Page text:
weight distribution

patrick10

Well-Known Member
Joined
Dec 1, 2004
Messages
1,343
Location
ohio, usa
Car(s)
s13 and a beater daily
i saw in the fwd thread that 45:55 weight distribution is the best. why is this? i thought 50:50 was the best because it blends the perfect amount of front tire grip to eliminate understeer without losing a lot of grip from the rear tires.
 

freerider

Active Member
Joined
Jan 5, 2005
Messages
464
Location
Belgium
I'm to lazy to write it myself, so I just picked it from the net. But you'll get it (if you think about it, you'd probable think of it on your own)

I've said it on the other thread. You should see static as theoretical and dynamic as in practice.

Static versus dynamic is the weight distribution when the car is parked (static) and not in any motion, versus when the car is braking, accellerating, and turning (dynamic). There is a huge difference between the 2 figures.

For example, with a car like the RS 6 (58/42 front to rear) the figures quoted are static (standing still). Those figures can change drasticly when the car is in motion. When accellerating, more weight will be transfered to the rear (perhaps closer to 50/50) but when braking then more weight is then tranfered to the front (like 70/30). That last figure is obviously not good and contributes to the cars "push" (excuse the Nascar term for understeer). Nord's example of 40/60 would give much more balance under braking and put far more weight over the rear wheels under heavy accelleration (great for wheel rear drive cars). Hope that helps.

And it's not that 45:55 is THE BEST solution. It was just an example. The best distribution will be different with each car.

Greetz Johan
 

Raven18940

Well-Known Member
Joined
Apr 16, 2005
Messages
633
Location
PA, USA
I think 45:55 is better than 50:50 is because the front wheels have to steer as well as grip, but the rear wheels just have to grip.
 

MXM

I paid for this title
Joined
Jun 9, 2004
Messages
5,627
Location
Finland
^ And how steering isn't gripping?
It's not that simple at all. Look at 911 for example, it has over 60% of weight at the back, and it works. With so much grip at the back, rear end stays firmly in place, and with gentle throttle/brake control you load front wheels before turn and load rear wheels on exit. Of course when you loose rear end that weight becomes pretty difficult to handle (but they sorted it out somehow). And on higher speeds downforce starts helping to keep the car on the road.
50:50 is good neutral distribution. A compromise for front-engined RWD car, which makes it pretty easy to handle and not that hard to recover slides. Put more at the back to make it more demanding but potentially faster, and move to front if you're afraid of understeer :)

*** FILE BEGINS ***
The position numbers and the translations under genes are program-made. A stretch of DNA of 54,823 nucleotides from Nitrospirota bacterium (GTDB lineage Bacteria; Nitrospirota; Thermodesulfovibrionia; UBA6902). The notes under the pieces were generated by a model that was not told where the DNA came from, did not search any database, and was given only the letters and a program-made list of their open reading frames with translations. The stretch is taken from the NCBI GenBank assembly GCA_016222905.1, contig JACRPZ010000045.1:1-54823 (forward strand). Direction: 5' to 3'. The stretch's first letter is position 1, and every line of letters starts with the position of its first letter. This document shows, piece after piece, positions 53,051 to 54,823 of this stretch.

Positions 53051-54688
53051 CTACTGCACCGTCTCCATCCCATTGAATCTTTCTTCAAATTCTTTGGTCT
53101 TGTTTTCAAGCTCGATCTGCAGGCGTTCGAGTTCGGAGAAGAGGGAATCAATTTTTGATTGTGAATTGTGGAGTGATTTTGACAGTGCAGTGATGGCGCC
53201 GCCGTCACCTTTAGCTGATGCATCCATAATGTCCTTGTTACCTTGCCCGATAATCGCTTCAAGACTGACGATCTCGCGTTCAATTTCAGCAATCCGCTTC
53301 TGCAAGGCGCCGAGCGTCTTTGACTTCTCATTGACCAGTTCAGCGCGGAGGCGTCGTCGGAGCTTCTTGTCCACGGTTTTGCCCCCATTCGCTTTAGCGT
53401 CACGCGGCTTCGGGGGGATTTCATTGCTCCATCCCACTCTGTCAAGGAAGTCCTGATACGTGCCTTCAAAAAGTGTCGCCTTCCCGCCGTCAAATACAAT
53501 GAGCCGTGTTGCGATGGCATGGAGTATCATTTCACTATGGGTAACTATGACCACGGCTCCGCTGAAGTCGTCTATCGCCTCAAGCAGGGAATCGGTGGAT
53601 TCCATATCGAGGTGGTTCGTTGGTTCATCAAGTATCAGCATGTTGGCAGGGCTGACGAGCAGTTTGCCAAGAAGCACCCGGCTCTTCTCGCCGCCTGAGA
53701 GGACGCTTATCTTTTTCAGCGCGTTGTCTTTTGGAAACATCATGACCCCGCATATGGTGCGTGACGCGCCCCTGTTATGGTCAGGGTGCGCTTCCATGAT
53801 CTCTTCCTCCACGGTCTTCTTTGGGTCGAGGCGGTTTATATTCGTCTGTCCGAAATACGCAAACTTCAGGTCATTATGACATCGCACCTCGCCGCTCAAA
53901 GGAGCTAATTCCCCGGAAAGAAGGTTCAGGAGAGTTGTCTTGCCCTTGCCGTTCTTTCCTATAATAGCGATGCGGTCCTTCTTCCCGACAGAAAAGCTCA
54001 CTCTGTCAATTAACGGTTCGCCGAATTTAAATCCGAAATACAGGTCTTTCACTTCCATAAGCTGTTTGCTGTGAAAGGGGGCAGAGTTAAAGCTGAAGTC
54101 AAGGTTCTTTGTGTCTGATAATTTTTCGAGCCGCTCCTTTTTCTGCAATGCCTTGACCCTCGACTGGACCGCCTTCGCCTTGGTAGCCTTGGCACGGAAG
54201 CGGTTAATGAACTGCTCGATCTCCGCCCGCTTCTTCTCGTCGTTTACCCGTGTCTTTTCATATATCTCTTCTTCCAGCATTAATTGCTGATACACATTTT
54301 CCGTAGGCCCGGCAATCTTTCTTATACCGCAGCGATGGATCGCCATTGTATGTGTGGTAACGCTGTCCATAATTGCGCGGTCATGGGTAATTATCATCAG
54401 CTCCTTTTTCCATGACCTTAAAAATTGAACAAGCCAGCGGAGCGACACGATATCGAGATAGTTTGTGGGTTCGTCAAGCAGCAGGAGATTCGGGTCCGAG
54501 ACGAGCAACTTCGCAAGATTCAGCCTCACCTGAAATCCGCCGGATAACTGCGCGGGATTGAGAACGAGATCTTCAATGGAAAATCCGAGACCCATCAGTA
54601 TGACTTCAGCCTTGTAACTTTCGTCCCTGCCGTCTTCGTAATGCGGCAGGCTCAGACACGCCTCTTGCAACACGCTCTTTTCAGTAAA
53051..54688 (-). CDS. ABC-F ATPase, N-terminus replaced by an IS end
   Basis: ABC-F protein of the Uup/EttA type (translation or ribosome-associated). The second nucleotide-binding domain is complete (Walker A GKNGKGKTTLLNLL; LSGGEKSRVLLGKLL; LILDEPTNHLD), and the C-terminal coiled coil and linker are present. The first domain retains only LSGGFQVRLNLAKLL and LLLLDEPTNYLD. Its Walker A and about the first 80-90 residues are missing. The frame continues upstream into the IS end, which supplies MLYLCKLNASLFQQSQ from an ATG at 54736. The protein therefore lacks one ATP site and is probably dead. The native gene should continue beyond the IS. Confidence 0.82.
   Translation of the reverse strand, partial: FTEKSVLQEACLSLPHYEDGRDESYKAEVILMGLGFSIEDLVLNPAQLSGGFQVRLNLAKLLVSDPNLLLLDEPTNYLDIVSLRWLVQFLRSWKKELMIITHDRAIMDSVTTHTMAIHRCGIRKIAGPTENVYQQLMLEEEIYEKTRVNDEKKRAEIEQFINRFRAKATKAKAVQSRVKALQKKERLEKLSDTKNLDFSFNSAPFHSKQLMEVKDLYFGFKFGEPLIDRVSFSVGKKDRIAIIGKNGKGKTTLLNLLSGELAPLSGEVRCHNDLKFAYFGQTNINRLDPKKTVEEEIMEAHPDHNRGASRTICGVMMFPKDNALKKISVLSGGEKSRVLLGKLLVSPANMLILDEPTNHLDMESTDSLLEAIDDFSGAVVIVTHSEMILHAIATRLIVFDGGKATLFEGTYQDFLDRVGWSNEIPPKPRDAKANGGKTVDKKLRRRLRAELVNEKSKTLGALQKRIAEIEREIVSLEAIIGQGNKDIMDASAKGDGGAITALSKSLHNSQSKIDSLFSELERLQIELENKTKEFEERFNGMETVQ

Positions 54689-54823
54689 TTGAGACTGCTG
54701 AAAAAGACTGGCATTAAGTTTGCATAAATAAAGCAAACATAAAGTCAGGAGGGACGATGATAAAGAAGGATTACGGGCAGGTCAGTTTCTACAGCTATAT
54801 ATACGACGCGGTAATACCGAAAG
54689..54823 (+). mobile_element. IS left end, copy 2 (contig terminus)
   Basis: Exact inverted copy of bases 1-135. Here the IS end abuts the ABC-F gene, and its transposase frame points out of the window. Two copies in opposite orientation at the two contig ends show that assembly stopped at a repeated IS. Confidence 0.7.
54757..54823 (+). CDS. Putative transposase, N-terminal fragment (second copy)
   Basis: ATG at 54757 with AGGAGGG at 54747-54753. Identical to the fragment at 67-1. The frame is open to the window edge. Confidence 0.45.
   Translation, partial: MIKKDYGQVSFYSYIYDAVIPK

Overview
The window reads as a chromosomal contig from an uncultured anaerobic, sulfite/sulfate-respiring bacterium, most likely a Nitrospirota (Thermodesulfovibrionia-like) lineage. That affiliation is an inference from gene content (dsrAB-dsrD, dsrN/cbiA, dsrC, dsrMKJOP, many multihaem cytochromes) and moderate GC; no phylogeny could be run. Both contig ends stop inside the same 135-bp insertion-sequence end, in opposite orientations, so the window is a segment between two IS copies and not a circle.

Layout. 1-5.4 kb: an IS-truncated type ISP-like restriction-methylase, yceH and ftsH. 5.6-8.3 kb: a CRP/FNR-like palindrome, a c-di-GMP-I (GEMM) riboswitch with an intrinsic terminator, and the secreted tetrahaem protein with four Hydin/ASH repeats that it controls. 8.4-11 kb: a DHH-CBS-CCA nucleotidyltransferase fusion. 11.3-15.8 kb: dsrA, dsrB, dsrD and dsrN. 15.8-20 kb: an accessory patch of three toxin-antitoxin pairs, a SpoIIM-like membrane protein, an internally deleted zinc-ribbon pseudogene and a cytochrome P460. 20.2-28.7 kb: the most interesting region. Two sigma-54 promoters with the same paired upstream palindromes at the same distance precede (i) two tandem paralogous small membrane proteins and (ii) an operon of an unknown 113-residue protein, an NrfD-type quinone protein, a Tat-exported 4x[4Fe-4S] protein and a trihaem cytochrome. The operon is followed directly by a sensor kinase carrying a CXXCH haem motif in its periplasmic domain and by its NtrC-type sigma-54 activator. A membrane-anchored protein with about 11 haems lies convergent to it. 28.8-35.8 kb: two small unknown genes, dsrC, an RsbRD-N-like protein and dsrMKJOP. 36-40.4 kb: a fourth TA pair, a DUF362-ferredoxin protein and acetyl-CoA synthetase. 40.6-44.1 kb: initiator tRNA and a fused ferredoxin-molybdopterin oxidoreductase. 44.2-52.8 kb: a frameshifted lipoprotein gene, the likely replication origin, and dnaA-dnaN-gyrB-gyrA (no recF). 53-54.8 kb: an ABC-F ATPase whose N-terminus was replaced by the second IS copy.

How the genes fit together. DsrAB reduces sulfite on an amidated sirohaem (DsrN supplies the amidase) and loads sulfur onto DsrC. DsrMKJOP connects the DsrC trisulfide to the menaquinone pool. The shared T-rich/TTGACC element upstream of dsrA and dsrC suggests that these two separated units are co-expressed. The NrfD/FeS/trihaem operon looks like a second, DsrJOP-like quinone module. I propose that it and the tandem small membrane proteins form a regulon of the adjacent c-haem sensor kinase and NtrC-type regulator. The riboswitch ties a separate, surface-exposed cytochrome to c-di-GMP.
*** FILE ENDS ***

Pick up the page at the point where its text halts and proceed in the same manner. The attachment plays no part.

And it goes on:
A mid-engined car with 50:50 distribution on other hand, is much more easier to spin, because of lower angular moment of inertia (wieght is more concentrated in the middle). And FWD of course needs it all at the front for obvious reasons.

But there's SOOO much more to tweak in suspension to compensate weight distribution, that perfect setup is really unique for every car.
 

Z Draci

Well-Known Member
Joined
Mar 31, 2005
Messages
915
Location
Glendora/Riverside, CA
I know that the Infiniti (Nissan) sedans have something like 53:47 weight distribution so that its perfectly at 50:50 when accelerating.

Porsche is at around 40:60. THIS IS WHY THEY UNDERSTEER AT TURN IN!
If you've ever driven a Porsche and drive it like any other car, you'd find that it'll understeer like mad. Why? It's because there's no weight up front! If you have extra grip available to any tyre, you shift the car's weight so that it digs into it.
I found that by trail braking into corners with a Porsche, you can actually dig the fronts in while having the tail slide out from behind. If you're not careful the rear is heavy enough to spin you out before you realize it. (Many mid-engined cars with something like 45:55 have a less exaggerated version of the same problem.)

In a FWD car with 90:10 ( :lol: sorry, it seems like it but it's more like 65:35), the car will still understeer. This is because the reverse situation of the Porsche occures. Now, there's so much weight at the front that the front tyres are overwhelmed by it. Therefore, it's so much easier to slide the front out before the rears lose traction.

50:50 is the compromise for the most well balanced car. What the engineers decides to do after that is up to them. A 50:50 car can be an understeerer or a tail happy drifter. At this point, other things come into consideration.

Also, 99.99% of road cars DO NOT GERERATE DOWNFORCE! Those wings and spoilers are only there to MINIMIZE lift. The overall value of lift is still positive. It's a myth! :D
Most road cars have such huge passenger compartments and high road clearance that lift is inevitable. They can only work to minimize it.
 

Nitemare

Member
Joined
Mar 18, 2005
Messages
95
Location
Prague, Czech Republic